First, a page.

Most of language students, from beginner to advanced levels, have a nightmare with prepositions.
They don’t feel very confident when using them in daily conversations or in writing.
Here is a post for all of you who feel the same way about prepositions.
Prepositions of Time: at, in, on
- at for a PRECISE TIME
- in for MONTHS, YEARS, CENTURIES and LONG PERIODS
- on for DAYS and DATES
|PRECISE TIME||MONTHS, YEARS, CENTURIES and LONG PERIODS||DAYS and DATES|
|at 3 o’clock||in May||on Sunday|
|at 10.30am||in summer||on Tuesdays|
|at noon||in the summer||on 6 March|
|at dinnertime||in 1990||on 25 Dec. 2010|
|at bedtime||in the 1990s||on Christmas Day|
|at sunrise||in the next century||on Independence Day|
|at sunset||in the Ice Age||on my birthday|
|at the moment||in the past/future||on New Year’s Eve|
Look at these examples:
- I have a meeting at 9am.
- The shop closes at midnight.
- Jane went home at lunchtime.
- In England, it often snows in December.
- Do you think we will go to Jupiter in the future?
- There should be a lot of progress in the next century.
- Do you work on Mondays?
- Her birthday is on 20 November.
- Where will you be on New Year’s Day?
Notice the use of the preposition of time at in the following standard expressions:
|at night||The stars shine at night.|
|at the weekend||I don’t usually work at the weekend.|
|at Christmas/Easter||I stay with my family at Christmas.|
|at the same time||We finished the test at the same time.|
|at present||He’s not home at present. Try later.|
Notice the use of the prepositions of time in and on in these common expressions:
|in the morning||on Tuesday morning|
|in the mornings||on Saturday mornings|
|in the afternoon(s)||on Sunday afternoons|
|in the evening(s)||on Monday evening|
When we say last, next, every, this we do not also use at, in, on.
- I went to London last June. (not in last June)
- He’s coming back next Tuesday. (not on next Tuesday)
- I go home every Easter. (not at every Easter)
- We’ll call you this evening. (not in this evening)
Prepositions of Place: at, in, on
In general, we use:
- at for a POINT
- in for an ENCLOSED SPACE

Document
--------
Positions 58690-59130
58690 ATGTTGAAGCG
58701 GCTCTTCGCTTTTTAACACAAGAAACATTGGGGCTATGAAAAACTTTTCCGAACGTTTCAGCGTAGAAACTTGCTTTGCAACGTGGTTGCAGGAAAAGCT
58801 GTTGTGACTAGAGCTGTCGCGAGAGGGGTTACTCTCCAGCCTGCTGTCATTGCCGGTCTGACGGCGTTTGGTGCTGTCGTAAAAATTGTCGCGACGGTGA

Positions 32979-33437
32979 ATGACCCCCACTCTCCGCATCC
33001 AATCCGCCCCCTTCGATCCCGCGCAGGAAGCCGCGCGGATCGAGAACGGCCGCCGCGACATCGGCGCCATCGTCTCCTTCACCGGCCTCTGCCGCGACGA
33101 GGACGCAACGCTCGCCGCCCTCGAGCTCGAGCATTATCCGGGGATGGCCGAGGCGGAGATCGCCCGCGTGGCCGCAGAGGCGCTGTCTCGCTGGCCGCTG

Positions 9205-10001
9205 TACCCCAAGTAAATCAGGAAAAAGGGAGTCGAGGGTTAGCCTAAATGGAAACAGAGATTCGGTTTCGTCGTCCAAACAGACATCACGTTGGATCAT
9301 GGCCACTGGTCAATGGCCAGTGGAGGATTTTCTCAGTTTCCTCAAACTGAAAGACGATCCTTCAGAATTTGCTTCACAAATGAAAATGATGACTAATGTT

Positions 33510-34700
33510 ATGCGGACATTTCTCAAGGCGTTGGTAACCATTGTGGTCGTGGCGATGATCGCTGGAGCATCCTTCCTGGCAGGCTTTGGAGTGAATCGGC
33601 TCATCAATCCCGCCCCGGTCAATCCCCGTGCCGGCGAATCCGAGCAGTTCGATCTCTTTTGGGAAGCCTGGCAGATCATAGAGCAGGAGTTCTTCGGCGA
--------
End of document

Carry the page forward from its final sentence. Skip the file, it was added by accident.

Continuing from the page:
- on for a SURFACE
|at the corner||in the garden||on the wall|
|at the bus stop||in London||on the ceiling|
|at the door||in France||on the door|
|at the top of the page||in a box||on the cover|
|at the end of the road||in my pocket||on the floor|
|at the entrance||in my wallet||on the carpet|
|at the crossroads||in a building||on the menu|
|at the front desk||in a car||on a page|
Look at these examples:
- Jane is waiting for you at the bus stop.
- The shop is at the end of the street.
- My plane stopped at Dubai and Hanoi and arrived in Bangkok two hours late.
- When will you arrive at the office?
- Do you work in an office?
- I have a meeting in New York.
- Do you live in Japan?
- Jupiter is in the Solar System.
- The author’s name is on the cover of the book.
- There are no prices on this menu.
- You are standing on my foot.
- There was a “no smoking” sign on the wall.
- I live on the 7th floor at 21 Oxford Street in London.
Notice the use of the prepositions of place at, in and on in these standard expressions:
|at home||in a car||on a bus|
|at work||in a taxi||on a train|
|at school||in a helicopter||on a plane|
|at university||in a boat||on a ship|
|at college||in a lift (elevator)||on a bicycle, on a motorbike|
|at the top||in the newspaper||on a horse, on an elephant|
|at the bottom||in the sky||on the radio, on television|
|at the side||in a row||on the left, on the right|
|at reception||in Oxford Street||on the way|